From pandemics, unstable political and financial environments, and climate collapse, to now a worsening cost of living crisis, our communities face ever increasing and complex challenges. As we navigate crises on top of crises, we can no longer wait for things ‘to go back to normal’ before we can focus on addressing the bigger, knottier, system-wide issues.
The reality is that change and uncertainty is part of the world we live in. With budgets under threat, increased pressures, and ever-present change, some of our most precious resources become our own skills. Our ability to problem-solve, our creativity, and our potential to imagine different ways of doing things is invaluable.
Now more than ever, we need to find innovative ways to tackle complex issues. At People Powered Results, our approach is anchored in supporting people to respond differently within crisis. We work alongside people to help them rapidly learn, adapt and take action with the people closest to issues – those in communities, those in front facing roles, those who have direct lived experience.
We have found that one of the most overlooked, yet important, skills for innovation is the ability to rapidly adapt.
Adaptive Leadership for a time of crisis
Inspired by the work of Ronald Heifetz and Adaptive Leadership, we have learnt there are critical conditions that enable everyday innovation.
Supporting everyone to step into active leadership roles: Too often we only anticipate and expect leadership from people in authority positions. However, we have seen amazing things happen when power is distributed, and people are supported to lead change. Such as our work in Canvey Island, where Callum, a local resident with a learning disability, was part of a team considering what a meaningful life looks like for people with learning disabilities and autism in Essex. Redistributing power in this way saw a stark shift away from organised day-centre based activities, to inclusive cricket teams, apprenticeships with local employers and pop-up shops. Ultimately, this led to the recommissioning of the largest learning disabilities provider in the county to focus on inclusive employment opportunities, and has seen more than 100 people with learning disabilities and autism enter into employment.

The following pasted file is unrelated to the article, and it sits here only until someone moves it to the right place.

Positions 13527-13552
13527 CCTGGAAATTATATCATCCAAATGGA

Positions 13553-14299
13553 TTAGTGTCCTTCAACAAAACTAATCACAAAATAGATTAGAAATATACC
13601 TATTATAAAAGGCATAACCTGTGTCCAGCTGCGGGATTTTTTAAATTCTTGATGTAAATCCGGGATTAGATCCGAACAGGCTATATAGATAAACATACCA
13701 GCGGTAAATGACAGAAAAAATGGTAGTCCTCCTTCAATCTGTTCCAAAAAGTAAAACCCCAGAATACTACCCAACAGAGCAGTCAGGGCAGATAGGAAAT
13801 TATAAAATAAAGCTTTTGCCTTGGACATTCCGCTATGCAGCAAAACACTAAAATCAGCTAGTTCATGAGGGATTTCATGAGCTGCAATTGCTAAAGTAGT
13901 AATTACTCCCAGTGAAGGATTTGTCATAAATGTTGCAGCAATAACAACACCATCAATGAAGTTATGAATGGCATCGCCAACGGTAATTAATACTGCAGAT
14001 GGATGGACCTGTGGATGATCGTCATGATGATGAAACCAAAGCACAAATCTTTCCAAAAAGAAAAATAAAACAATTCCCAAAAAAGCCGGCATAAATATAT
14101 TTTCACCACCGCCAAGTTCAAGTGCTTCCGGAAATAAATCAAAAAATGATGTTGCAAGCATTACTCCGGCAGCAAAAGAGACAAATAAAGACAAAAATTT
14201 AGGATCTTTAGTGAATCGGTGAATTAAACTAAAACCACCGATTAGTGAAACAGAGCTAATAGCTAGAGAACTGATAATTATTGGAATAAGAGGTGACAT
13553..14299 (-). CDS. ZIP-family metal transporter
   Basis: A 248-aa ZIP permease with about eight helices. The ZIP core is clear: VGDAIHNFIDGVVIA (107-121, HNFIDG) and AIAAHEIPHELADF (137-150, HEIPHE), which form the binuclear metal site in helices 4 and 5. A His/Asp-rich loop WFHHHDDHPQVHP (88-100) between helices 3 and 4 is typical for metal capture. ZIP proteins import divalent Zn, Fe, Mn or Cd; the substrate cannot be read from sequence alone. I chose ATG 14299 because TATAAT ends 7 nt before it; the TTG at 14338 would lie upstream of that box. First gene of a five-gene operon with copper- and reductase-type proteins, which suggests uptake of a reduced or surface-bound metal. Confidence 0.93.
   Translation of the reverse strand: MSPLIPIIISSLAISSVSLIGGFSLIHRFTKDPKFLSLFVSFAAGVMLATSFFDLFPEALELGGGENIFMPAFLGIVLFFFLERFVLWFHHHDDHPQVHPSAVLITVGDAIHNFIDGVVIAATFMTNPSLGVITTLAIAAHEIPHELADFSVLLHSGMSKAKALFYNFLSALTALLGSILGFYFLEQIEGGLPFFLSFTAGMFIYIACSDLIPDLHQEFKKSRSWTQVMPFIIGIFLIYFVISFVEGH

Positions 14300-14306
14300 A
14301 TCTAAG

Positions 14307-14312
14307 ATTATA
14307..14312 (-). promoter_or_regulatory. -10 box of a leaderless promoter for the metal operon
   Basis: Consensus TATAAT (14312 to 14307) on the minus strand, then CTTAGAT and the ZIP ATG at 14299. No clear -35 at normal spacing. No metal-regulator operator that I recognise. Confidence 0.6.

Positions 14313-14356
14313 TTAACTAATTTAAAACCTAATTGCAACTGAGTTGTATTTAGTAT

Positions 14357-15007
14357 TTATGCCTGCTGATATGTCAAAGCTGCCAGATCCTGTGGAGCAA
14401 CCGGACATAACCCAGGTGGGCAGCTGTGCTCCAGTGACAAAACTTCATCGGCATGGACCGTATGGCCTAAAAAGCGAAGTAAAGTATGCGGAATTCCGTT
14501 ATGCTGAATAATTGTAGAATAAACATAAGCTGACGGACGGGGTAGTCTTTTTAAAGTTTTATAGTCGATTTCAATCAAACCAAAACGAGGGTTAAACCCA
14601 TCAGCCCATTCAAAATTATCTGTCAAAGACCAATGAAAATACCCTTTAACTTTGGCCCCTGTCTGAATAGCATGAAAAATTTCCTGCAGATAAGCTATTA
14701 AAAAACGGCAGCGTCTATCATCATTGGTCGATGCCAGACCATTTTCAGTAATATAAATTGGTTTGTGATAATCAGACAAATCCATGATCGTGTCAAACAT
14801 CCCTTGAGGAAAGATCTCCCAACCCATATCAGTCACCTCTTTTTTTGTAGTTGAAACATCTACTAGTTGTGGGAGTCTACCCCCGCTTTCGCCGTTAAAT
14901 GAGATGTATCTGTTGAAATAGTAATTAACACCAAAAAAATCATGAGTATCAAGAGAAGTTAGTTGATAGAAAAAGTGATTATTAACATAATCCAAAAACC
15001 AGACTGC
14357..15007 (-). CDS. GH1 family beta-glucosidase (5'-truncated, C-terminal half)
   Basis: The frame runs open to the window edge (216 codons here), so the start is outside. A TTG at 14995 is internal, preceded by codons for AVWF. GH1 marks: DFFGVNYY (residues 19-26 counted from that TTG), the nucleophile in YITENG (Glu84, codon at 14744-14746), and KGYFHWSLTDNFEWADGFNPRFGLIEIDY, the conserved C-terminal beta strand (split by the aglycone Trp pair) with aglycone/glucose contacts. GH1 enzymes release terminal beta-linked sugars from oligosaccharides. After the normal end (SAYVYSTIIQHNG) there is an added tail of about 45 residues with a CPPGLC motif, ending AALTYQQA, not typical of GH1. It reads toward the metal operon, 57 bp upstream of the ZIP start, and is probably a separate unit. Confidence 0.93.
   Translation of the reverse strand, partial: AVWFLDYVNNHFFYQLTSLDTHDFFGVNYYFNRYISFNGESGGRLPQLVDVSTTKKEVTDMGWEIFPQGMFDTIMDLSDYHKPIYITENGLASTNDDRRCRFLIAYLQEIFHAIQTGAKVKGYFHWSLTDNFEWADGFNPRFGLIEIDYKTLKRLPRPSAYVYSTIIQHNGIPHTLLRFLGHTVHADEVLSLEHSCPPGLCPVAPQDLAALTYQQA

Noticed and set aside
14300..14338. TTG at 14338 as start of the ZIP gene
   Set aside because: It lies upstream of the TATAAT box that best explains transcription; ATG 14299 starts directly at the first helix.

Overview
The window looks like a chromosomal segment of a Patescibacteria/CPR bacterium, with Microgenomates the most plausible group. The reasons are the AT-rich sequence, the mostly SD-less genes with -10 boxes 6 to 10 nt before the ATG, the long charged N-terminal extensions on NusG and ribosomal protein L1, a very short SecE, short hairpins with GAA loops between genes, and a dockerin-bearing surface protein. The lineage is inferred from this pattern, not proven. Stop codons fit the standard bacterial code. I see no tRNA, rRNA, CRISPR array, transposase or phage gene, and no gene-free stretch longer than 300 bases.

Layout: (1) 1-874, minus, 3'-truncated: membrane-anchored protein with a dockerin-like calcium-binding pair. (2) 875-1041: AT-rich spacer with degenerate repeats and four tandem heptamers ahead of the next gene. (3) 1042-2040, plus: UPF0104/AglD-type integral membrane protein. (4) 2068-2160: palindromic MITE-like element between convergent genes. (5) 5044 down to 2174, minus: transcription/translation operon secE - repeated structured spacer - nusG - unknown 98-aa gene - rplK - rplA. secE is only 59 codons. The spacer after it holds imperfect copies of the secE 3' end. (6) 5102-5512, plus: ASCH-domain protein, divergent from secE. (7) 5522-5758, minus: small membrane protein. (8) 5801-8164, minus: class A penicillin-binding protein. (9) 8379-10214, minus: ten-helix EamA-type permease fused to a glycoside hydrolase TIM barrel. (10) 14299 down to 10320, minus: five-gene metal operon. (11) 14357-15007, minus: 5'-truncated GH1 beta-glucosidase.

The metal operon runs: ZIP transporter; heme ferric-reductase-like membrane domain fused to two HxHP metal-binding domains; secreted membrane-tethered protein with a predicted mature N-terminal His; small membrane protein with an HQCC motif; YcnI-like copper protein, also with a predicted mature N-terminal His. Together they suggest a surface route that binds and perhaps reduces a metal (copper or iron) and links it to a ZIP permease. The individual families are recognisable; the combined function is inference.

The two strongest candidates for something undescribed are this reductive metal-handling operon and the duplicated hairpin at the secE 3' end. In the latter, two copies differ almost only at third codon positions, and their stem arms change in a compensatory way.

Working across the system: We are all part of the system; we might access services, work in a front facing role, or be a leader of a big organisation. To really address deep-rooted challenges, we need to tap into and work across the system. There must be understanding at all levels, coming together across roles, organisational boundaries and geographies to move into action together. In Liverpool, we’ve seen the value of residents, the Council, and voluntary and community sector organisations coming together to create the Good Food plan and change their local food system for the better. A movement has now formed to continue this work, which focuses both on meeting immediate needs in times of crisis, alongside addressing broader shifts to create a sustainable local food system.
Identifying quick fixes vs system change: In a time of crisis, we are often faced with two different types of challenges at the same time: those which require quick, direct solutions; and complex challenges, ones that require new learning, and deeper systemic change. When we only focus solely on these quick fixes, there is a risk we ignore, and even perpetuate, these bigger, complex challenges that bubble underneath. Often we need to approach more complex challenges by taking a step back and building insight and understanding about what is going on. For example, we worked to support community-led responses to Covid recovery in partnership with Wales Council for Voluntary Action. One of our key insights was the need to embed listening and learning into the fabric of relationships before you can meaningfully co-create something better for the future.
Creating an environment for action and learning: To bring people together to experiment and learn, the right environment must be created. We work with people in the system to create safe spaces, to support people and allow change to thrive. We find that taking people out of the day-to-day, and the here and now, helps to address power dynamics and create the environment where ‘less heard’ voices can participate. In our 100 Day Challenge with Integrated Neighbourhood Teams in Manchester, we saw the power of bringing a diverse group of people together to actively reflect on their role as leaders in the local system, no matter what part they played. One team focused on improving the engagement between Asylum Seekers to local GP services. Over the 100 days, we saw parts of the community come together and the involvement of Asylum Seekers grow. This led to participants presenting recommendations to council leaders, applying for new jobs, and successfully applying for mentorships within the Local Care Organisation.
The context we find ourselves trying to make change in is difficult. The cost of living crisis will make this even worse – widening existing inequalities and exacerbating day-to-day challenges. But at People Powered Results, we have seen everyday innovation happen in unlikely circumstances. When we create the conditions for people to be at the heart of change, we can challenge assumptions, take risks and face the future with optimism and hope.